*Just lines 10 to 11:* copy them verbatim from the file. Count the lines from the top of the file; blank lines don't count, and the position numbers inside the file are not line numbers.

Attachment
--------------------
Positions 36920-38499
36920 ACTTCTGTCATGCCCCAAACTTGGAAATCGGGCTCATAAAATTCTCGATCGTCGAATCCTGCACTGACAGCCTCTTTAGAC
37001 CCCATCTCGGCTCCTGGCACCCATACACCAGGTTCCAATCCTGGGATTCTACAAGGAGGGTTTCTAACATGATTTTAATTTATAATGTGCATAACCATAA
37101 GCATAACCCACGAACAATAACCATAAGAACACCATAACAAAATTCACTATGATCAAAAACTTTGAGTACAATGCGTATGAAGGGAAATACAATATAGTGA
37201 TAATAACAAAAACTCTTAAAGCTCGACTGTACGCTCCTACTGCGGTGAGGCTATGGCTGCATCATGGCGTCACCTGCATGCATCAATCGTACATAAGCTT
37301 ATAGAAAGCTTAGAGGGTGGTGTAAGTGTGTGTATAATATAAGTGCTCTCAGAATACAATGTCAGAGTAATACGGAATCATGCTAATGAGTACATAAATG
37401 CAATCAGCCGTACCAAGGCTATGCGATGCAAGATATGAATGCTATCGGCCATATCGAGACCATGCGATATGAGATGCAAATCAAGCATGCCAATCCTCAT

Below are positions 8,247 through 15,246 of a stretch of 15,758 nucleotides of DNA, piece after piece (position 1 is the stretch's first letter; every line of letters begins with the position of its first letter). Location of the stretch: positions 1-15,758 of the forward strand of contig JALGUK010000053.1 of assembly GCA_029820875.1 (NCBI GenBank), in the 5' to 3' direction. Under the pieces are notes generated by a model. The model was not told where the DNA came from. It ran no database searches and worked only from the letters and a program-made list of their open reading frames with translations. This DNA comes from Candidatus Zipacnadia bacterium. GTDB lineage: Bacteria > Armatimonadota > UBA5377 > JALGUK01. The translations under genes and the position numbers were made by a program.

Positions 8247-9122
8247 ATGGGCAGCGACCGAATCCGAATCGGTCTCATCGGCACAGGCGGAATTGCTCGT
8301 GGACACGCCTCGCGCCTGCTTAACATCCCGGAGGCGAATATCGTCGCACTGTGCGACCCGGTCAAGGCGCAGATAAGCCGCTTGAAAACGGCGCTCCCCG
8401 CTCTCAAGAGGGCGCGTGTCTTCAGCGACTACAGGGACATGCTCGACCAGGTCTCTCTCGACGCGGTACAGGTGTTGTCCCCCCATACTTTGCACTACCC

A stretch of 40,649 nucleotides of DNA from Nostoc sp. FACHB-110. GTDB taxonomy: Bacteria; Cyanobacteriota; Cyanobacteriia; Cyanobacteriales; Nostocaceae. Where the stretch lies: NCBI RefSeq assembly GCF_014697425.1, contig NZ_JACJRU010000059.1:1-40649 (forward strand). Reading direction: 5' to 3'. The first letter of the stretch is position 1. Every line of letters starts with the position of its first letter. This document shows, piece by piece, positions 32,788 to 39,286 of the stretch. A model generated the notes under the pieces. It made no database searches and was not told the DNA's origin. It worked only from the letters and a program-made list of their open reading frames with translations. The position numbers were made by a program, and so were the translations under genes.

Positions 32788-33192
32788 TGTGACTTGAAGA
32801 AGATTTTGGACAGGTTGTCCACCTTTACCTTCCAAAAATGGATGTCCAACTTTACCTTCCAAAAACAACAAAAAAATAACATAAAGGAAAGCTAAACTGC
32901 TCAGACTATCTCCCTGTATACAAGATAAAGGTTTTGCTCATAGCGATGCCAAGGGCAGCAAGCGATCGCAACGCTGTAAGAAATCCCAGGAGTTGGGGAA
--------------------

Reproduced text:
8247 ATGGGCAGCGACCGAATCCGAATCGGTCTCATCGGCACAGGCGGAATTGCTCGT
8301 GGACACGCCTCGCGCCTGCTTAACATCCCGGAGGCGAATATCGTCGCACTGTGCGACCCGGTCAAGGCGCAGATAAGCCGCTTGAAAACGGCGCTCCCCG